Emphasizing style at such a young age is something parents should be mindful of, says Lindsay Barton, a Toronto child therapist and development specialist. “There’s nothing wrong with calling the shots in terms of wardrobe,” says Barton. “The issue is that, by obsessing and insisting on what a child is wearing, you are sending the message that fashion and appearance matter a lot.” Allowing a kid to choose his or her own clothing can be a fun form of expression, she adds. But, again, “you want to make sure that there isn’t too much importance attached to the end result.”
Ashleigh Dempster and Matt George, married co-creators of AKID shoes, have developed a strategy that allows their three-year-old son’s budding creativity and their own fashion ideals to co-exist. “The trick is to fill his closet with clothing that we like, and then let him put together whatever he wants from there,” says Dempster, a frequent best-dressed-list topper in her native Toronto. Now based in Los Angeles, she acknowledges that keeping Jasper away from Ironman is getting harder as he starts school. But she also notes that, in her family, style runs both ways: “Our kids are a huge inspiration. We had a design in our spring collection of bandana-print shoes in two different colours. That came directly from Jasper’s experimenting.”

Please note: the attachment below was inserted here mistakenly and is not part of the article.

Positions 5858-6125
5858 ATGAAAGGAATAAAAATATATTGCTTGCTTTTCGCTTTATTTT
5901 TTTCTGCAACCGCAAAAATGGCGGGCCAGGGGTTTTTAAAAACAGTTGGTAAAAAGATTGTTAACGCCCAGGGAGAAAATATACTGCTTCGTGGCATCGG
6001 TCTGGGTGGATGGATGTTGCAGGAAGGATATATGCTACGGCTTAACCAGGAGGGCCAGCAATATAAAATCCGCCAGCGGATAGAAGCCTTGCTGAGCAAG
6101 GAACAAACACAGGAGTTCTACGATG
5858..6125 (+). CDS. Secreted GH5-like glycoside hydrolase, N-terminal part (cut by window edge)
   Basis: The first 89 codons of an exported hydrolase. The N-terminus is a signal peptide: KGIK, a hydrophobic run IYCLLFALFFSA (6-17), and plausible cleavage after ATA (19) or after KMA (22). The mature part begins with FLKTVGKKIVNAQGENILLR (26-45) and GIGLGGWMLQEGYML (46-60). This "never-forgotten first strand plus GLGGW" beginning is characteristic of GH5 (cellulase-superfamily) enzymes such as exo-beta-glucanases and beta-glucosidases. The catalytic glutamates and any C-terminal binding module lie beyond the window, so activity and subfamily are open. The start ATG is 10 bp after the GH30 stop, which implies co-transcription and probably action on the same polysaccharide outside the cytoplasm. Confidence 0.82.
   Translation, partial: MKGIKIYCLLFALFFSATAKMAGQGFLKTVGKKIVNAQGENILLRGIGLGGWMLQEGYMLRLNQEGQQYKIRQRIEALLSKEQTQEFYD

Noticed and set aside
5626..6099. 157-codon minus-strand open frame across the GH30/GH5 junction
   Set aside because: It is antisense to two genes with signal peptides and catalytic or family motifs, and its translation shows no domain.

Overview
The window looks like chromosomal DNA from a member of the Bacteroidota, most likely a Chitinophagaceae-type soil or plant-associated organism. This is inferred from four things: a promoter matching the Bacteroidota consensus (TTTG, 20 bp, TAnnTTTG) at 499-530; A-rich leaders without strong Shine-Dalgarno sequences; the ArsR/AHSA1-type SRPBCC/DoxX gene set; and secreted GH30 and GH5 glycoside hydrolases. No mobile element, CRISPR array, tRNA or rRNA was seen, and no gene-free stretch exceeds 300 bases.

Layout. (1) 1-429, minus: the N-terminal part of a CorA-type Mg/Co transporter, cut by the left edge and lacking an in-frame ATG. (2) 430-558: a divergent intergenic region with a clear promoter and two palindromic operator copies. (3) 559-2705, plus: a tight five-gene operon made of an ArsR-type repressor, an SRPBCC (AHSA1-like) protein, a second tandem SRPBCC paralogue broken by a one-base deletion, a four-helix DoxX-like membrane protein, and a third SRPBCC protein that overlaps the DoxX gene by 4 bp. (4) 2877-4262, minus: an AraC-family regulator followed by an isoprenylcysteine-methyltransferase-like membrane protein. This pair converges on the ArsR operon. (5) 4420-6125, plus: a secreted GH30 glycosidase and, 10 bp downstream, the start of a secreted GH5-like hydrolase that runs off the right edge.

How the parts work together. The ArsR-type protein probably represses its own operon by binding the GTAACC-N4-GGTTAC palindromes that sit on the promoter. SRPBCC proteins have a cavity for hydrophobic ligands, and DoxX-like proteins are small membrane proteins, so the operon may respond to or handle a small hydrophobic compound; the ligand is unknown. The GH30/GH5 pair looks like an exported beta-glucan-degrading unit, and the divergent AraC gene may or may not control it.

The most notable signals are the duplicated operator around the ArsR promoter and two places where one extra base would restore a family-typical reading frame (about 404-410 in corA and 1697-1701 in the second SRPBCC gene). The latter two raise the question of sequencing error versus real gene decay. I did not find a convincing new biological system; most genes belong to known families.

Wesson, the kindergarten teacher, acknowledges the schoolyard may be the new runway, but asserts that dressing her own four-year-old is another matter entirely. “Obviously, I have the clothing that I prefer – and it’s not the Princess Elsa T-shirt,” she jokes. But, ultimately, parenting is a matter of picking battles, she says, and this one just isn’t front and centre for her.
In any case, she adds, her daughter lights up when she wears a Disney tee. “She really does seem so happy and proud, and that is really cute, too.”
Kicking it pre-school
Married business partners Ashleigh Dempster and Matt George have launched a dozen ventures between them, from social clubs to secret watering holes to a brand of coconut water. Based in L.A., the Canadian couple’s latest project, AKID children’s footwear, was a natural fit, considering George’s background selling streetwear and sneakers, Dempster’s fashion-star status and an expanding family that now includes toddler Jasper and baby Stone. Why kids’ shoes? Dempster says she noticed a gap in the market when it was time for her eldest to wear them: “I was looking for something that was more stylish and also more basic – the kind of shoe I would wear, but for kids.” George then went to work researching the specific needs of developing feet. The result is a line of cool-meets-comfy kicks with child-specific details like breathable leather insoles, minimal underfoot padding and convenience zippers that make lace-up boots easy to don. After less than a year on the market, AKID’s camo high-tops, suede moccasins and pony-hair slip-ons have been picked up by distributors worldwide – and, in a PR coup, spotted on the notable little piggies of Kimye progeny North West (in black, of course).